Want to Improve Your Smile? Questions You May Have About Veneers

If you have uneven, chipped, and/or discolored teeth, you may be interested in veneers. A veneer is a thin layer of composite or porcelain that can be manufactured to look like a tooth surface. Veneers are placed on the outer layers of your teeth to improve aesthetics. Here are some questions you may have about veneers.

Can Your Family Dentist Place Veneers?

Your family dentist can usually place veneers and provide other specialty services, like root canals, bridges, etc. However, if he or she cannot, then your dentist can recommend you to a cosmetic dentist or other specialists within your network. Keep in mind, however, that even if your family dentist is within your dental insurance network, you may still have to pay a good portion on your own since veneers are usually an elective cosmetic procedure.

Do You Need Veneers or Orthodontic Treatment?

If your teeth don't have any functional impairment, like uneven tooth wear, then you may want to proceed with veneers. The great advantage of veneers is that you'll only need one or two procedures to completely change your smile. However, if you have gaps or crooked teeth that are causing functional issues—such as pain, difficulty eating, difficulty speaking, etc., you may want to talk with your family dentist about orthodontic treatment. Orthodontic treatment tends to take longer, but it may be worth it for people with functional impairments that could cause more issues down the road—like TMJ pain from bruxism.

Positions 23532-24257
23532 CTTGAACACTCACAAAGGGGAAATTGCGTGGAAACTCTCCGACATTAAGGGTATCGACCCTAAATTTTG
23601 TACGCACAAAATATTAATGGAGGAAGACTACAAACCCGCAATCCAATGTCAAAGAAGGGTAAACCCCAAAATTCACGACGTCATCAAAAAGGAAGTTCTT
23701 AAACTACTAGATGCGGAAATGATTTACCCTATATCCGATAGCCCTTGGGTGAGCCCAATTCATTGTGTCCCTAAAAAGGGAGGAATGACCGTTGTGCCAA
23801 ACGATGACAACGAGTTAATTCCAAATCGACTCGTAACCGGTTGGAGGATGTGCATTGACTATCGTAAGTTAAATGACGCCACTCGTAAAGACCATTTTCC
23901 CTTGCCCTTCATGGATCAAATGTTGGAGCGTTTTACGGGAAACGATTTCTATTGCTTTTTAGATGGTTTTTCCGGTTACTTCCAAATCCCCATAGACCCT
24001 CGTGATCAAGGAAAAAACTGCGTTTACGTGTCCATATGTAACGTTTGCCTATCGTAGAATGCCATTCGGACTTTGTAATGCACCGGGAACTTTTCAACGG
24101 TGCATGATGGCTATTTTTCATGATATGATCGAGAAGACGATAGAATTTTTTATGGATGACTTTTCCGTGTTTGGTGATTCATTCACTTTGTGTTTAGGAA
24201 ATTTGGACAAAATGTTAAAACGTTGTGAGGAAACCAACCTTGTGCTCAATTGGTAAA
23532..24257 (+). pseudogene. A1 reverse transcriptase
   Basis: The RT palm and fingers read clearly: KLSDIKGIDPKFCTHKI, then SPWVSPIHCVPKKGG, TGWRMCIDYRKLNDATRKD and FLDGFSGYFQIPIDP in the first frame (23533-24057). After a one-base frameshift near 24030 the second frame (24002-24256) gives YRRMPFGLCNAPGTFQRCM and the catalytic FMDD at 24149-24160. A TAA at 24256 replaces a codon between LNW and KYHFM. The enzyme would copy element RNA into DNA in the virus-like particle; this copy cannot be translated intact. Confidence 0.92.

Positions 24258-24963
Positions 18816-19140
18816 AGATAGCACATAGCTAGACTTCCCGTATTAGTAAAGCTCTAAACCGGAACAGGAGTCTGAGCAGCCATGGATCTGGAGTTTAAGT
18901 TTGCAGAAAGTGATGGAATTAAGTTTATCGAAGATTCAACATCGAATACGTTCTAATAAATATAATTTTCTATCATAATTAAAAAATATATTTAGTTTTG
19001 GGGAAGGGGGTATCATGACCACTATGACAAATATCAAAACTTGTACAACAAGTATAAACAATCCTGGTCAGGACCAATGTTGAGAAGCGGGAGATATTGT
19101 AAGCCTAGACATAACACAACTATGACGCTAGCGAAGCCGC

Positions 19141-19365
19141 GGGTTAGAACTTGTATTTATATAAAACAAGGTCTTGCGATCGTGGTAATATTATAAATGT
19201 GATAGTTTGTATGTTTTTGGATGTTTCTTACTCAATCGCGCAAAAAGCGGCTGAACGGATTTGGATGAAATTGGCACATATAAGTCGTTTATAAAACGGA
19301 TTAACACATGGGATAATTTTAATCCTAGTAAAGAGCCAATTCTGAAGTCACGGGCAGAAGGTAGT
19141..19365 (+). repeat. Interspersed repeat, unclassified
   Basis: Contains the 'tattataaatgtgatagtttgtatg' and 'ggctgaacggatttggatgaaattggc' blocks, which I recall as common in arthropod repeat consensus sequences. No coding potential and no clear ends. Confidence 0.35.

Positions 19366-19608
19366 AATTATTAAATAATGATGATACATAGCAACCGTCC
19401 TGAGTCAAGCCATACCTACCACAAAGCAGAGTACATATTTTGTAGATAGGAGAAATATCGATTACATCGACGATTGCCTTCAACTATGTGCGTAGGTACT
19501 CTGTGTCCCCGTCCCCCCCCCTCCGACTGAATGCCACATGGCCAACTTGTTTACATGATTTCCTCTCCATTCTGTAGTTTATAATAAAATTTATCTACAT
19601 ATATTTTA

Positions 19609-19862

Are Veneers the Same as Bonding?

Bonding materials are meant to correct small issues, like a chip of an incisal edge. Bonding material is only placed on a portion of your tooth. Veneers, on the other hand, cover the entire aspect of your tooth. While veneers may be more expensive than bonding, they are better at changing a tooth's shape, angle, spacing, or color.

How Much Enamel Is Removed for Veneers?

Your dentist will need to remove less than a millimeter of enamel so that the veneers have enough room to fit over your teeth. You may be sensitive to very hot or cold foods immediately after the procedure, but this should fade. If you already have sensitive teeth, then you may want to consider a different cosmetic procedure.

If you don't want enamel removed, there are certain brands of veneers that are made of thinner materials and don't require the prep like traditional veneers. The downside of thinner veneers is that they don't last as long and cannot correct more severe misalignments or discolorations.

Reach out to a family dentist to learn more.